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    • Posted

      I'm assuming oxygen is only supplied if bklood  tests show your breathing problems are creating low oxygen levels in your blood.  They constantly tested everyone's at the rehab group I went to and my oxygen levels were fine.

      The first time I had pneumonia I had no symptoms whatsoever except severe chest pains similar to the heart attack I'd had the year before and that's why I called an ambulance.  I was amazed to be told at the hospital that I had pneumonia:  my gp said later it's called "walking pneumonia" and she'd had it herself once.   I was a bit tireder than usual, that was all.

      The next time I managed to stay out of hospital with antibiotics and I do my best to stay away from people with colds or flu.  Fortunately I don't have to be in crowded places like public transport where germs could be flying around from anyone.   I'm also much more careful about handwashing and taking my own mug to community centres where I've been noticing for years that mugs & cups usually only get briefly rinsed, not washed properly.   

      I've always been so healthy I never worried about germs, but I do now

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  • Posted

    Yes, Jude, I'm sure that is why my GP immediately put me on oxy at night.  My first symptoms that something was surely wrong were:  shortness of breath, and dizziness, PLUS we had an oxymeter that we had brought home when my mother-in-law went into nursing home.  My husband brought in the oxymeter and my blood oxygen was 72.  When we called the GP they told us to get in immediately.  The first thing they did was an EKG and my blood oxy was still in the 70's.  It will still dip to the high 80's occasionally; however, I find that if I do pursed lip breathing, it will bring it up to mid 90's.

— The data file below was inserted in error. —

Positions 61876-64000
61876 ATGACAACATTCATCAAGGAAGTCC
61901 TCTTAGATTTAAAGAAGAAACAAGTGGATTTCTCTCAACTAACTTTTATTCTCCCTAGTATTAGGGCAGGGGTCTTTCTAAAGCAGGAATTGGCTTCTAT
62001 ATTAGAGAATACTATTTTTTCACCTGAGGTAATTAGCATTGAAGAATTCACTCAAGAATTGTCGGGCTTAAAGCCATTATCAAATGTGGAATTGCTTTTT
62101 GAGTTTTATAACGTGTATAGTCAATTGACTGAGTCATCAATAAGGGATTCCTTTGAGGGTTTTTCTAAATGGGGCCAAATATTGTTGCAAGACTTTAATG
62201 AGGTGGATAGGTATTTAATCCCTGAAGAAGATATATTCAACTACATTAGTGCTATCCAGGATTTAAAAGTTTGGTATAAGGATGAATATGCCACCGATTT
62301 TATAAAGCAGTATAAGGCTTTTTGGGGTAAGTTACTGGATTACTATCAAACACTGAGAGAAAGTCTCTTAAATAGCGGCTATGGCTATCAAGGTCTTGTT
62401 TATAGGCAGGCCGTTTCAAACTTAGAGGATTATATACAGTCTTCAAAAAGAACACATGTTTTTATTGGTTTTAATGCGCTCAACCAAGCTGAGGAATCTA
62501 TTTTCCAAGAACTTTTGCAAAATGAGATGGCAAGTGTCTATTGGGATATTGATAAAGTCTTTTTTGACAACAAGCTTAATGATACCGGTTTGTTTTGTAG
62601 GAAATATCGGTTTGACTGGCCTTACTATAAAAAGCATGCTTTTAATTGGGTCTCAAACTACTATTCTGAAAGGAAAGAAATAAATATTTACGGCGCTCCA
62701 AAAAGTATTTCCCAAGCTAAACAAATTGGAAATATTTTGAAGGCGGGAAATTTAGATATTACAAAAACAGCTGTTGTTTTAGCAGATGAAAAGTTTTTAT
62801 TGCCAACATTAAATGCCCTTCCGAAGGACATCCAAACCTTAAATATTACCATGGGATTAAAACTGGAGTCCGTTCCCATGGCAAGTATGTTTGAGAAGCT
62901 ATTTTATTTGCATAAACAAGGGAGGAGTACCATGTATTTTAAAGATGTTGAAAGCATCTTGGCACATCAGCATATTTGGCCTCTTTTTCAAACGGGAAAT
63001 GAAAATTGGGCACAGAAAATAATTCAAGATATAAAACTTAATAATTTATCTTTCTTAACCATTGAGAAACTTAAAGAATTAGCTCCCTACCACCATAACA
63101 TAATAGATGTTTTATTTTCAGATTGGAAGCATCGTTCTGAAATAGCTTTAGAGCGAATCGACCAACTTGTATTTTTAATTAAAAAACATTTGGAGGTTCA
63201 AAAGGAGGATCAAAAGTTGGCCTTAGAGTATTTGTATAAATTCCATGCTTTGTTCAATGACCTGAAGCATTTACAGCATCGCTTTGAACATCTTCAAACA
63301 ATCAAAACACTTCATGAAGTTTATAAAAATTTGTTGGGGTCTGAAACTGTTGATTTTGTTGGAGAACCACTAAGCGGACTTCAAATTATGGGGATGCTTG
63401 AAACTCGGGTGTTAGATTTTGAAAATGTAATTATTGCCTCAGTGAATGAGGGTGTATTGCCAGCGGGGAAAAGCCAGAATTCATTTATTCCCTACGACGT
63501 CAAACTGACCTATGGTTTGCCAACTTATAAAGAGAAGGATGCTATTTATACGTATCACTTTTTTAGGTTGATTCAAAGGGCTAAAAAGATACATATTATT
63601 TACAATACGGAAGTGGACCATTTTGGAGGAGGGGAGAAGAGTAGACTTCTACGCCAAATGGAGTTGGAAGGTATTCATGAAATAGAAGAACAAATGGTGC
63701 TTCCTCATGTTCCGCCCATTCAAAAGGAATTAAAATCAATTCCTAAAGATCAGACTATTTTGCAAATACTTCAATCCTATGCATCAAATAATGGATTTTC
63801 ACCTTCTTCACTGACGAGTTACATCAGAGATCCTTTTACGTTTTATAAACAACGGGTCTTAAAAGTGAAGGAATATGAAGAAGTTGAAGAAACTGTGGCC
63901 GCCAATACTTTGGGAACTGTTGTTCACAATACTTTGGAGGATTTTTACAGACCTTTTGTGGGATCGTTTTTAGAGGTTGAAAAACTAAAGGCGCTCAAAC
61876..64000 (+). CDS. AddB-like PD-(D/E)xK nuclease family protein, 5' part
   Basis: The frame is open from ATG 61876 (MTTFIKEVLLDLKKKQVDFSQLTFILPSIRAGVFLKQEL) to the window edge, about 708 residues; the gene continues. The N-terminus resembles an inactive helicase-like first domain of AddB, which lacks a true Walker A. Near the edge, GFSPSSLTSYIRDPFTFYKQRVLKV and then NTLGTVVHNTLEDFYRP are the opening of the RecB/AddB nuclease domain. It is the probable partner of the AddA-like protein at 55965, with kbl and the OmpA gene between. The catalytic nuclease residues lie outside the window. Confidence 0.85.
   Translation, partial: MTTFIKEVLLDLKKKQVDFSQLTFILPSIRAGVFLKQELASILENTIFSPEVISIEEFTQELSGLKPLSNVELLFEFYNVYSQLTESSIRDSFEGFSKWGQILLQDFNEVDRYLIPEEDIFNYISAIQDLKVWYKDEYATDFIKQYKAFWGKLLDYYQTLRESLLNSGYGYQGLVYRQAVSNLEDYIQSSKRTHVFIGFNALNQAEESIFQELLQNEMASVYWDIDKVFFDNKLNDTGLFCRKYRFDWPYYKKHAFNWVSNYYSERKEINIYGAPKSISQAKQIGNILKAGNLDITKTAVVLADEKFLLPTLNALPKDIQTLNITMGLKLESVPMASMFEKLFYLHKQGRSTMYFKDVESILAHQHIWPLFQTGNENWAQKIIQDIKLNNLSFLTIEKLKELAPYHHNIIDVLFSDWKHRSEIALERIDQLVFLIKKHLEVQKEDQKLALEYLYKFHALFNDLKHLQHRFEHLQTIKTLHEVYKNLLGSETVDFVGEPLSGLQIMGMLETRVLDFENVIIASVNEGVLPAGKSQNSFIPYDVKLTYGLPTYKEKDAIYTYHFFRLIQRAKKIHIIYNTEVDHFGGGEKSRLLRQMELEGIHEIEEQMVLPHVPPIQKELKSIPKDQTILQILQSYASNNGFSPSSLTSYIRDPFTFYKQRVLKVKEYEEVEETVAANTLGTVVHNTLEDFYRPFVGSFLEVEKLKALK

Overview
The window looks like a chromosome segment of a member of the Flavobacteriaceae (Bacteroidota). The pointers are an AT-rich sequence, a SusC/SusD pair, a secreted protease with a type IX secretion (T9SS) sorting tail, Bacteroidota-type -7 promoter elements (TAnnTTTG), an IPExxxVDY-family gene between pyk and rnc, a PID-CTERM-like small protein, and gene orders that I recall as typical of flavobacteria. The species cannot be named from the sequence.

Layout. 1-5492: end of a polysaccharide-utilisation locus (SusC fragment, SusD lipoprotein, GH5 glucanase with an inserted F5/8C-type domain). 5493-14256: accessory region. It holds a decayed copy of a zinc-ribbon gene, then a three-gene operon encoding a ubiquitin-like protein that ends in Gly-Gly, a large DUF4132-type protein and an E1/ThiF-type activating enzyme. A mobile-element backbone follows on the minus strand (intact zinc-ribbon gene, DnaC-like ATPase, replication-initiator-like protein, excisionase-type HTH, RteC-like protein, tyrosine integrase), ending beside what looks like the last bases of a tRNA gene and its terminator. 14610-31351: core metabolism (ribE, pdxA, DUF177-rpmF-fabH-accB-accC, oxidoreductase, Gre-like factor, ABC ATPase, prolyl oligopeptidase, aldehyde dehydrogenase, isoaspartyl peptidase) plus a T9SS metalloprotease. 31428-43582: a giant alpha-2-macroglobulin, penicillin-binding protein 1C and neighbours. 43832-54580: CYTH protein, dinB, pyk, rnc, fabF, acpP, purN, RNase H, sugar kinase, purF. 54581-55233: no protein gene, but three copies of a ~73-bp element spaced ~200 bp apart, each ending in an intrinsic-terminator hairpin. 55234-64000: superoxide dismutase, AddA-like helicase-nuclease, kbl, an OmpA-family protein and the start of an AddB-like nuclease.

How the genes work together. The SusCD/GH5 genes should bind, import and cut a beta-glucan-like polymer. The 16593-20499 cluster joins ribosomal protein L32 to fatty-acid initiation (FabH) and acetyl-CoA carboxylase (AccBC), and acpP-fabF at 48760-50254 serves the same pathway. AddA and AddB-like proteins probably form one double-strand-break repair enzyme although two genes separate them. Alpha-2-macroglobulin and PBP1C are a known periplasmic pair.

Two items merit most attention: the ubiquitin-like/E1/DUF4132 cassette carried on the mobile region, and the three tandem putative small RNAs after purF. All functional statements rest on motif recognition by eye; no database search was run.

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    • Posted

      May sound a silly question, but what time of an evening do you normally eat ? Each of my exacerbations & hospitalisations has been around midnight to 1 am, a couple of hours after finishing a good meal  (main meal of the day) so I've developed this pet theory that, when blood oxygen is limited - as when one has a chest infection - the brain prioritises its use and shuts down less important functions in order to keep the digestion going as it's a vital for survival. This would explain why, when severely out of breath, there can be involuntary passing of wind or wee.

      If the meal has been particularly heavy and difficult to digest, a vicious circle of plummeting blood oxygen level can commence with inevitable result ... unless one is given oxygen.. 

      It took a great fight but eventually, after 3 or 4 'dos', I was given home oxygen and this, combined with limiting the amount of carbohydrates I eat, seems to have kept me out of hospital ....well, so far. Reaction to my theory from the medical profession has been 'Hmm. Keep taking the tablets'.

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  • Posted

    Interesting information, emgee, regarding the time of evening meal.  We generally eat around 6 to 7 PM.  I usually get up in the AM about 6:30, and go, go, go all day.  I do get tired about 9:00PM and that's when we go to bed.  However, if we are not involved in activities during the day, sometimes we will take about an hour nap.   Overall, I am doing quite well fighting this disease.  I guess I am pretty fortunate that I have not had an exacerbation since April 2014.  I really do feel, however, that using the oxy overnight is a GREAT benefit.